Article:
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Seattle releases plan to ‘rewrite’ homeless camp sweep policies

SEATTLE — City leaders recently unveiled new plans for dealing with unauthorized homeless camp sweeps.

Last week, the American Civil Liberties Union slapped a lawsuit against the city, claiming cleanup crews illegally seized and destroyed property during sweeps.

The city released a 93-page proposal outlining plans to do a better job in notifying homeless people when the sweeps are happening.

The proposal also details what the city plans to do with property left behind instead of throwing everything away.

“Well, say you’re at home and all the sudden you get an eviction notice that says you got to leave now,” said Chris Hadley, who is living underneath the West Seattle Bridge.  “What would you do?”

Hadley said he has been through several homeless camps sweeps in Seattle. Each time he said he lost priceless connections to his past.

“Photo albums with my family from Tennessee, North Carolina, they’re gone,” he said. “I’ll never see them again.”

Seattle Mayor Ed Murray’s ‘Bridging the Gap to Pathways Home’ plan aims to rewrite the rules for dealing with unauthorized homeless camps.

The new plans would require the city to post warnings, offering advanced notice for the un-housed. The plan also would require the city to offer alternate locations for housing or shelter before a sweep happens.

It’s a plan Hadley said would make life a little easier.

“Last time my camp was swept, everything was thrown away. My shoes, clothes, everything was thrown away. My tent, everything was gone,” he said.

The city’s plans would also offer storage, recovery and delivery of personal property collected during a sweep. All of this would be free for the property owner – and the plan requires the city hold on to the property for 60 days.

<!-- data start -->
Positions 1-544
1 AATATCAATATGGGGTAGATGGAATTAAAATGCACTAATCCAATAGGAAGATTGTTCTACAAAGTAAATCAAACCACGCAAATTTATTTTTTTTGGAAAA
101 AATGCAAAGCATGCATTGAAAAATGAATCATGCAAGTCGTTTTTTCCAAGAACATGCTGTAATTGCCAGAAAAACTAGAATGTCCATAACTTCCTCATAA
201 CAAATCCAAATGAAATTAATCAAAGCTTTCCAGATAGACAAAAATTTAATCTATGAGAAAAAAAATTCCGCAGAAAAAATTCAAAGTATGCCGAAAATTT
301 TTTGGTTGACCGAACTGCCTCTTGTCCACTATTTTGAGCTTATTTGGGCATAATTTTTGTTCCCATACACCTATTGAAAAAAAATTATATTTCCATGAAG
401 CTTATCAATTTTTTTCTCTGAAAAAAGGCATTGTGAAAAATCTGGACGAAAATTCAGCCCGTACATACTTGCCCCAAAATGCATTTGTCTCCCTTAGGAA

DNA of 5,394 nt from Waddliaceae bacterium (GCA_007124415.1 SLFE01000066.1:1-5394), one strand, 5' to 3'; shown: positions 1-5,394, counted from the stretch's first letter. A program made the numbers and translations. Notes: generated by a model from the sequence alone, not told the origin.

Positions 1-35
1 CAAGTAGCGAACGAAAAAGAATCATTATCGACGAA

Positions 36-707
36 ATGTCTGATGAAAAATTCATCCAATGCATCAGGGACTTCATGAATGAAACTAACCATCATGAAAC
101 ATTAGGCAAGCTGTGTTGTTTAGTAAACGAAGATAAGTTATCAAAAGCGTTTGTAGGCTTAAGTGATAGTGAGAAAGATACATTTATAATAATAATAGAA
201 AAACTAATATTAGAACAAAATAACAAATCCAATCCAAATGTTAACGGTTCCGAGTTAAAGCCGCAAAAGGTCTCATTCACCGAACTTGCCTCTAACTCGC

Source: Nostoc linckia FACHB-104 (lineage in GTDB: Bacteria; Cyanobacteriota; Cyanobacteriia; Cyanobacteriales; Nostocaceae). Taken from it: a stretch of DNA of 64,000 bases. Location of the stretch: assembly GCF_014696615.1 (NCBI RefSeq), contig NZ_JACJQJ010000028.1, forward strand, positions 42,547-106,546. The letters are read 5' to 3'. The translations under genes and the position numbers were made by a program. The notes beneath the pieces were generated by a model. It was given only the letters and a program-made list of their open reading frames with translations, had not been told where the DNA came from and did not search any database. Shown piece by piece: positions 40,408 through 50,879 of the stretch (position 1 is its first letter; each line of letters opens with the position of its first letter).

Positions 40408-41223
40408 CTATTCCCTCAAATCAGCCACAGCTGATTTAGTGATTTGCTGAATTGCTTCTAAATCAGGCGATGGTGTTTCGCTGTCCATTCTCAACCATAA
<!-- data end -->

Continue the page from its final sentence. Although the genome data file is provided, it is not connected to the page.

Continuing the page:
“The sweeps don’t solve any problems,” said stopthesweeps.org organizer Simon Stephens.

Homeless outreach advocates like Stephens said sweeps are ineffective and only shuffle a marginalized community.

“You know when they swept out The Jungle, sure there’s not as many people in The Jungle anymore,” he said. “There is not as much trash accumulating there, but those people dispersed all across Seattle.”

“Unfortunately, I’d rather my tax dollars go to education and fixing potholes,” said Beacon Hill resident Jay Handley.

Handley said he has been in Seattle for more than two decades and he is tired of seeing homeless camps pop up all over town. He worries the camps play a role in to burglaries and thefts in his neighborhood. He also shared frustration, saying the city hasn’t done enough since Murray declared homelessness a crisis back in 2015.

“How many proposals must there be, to be able to find adequate opportunities for them to be in a place that’s safe dry and warm and at the same time doesn’t compromise their city?” said Handley.

The documents detailing the city's plan can be found here.

The city has asked people for feedback from the public about the new homeless camp sweep plans.

Residents can share their comments to these places:

City of Seattle
Department of Finance and Administrative Services
Attention: Frances Samaniego
P.O. Box 94689
Seattle, WA 98124-4689

or

frances.samaniego@seattle.gov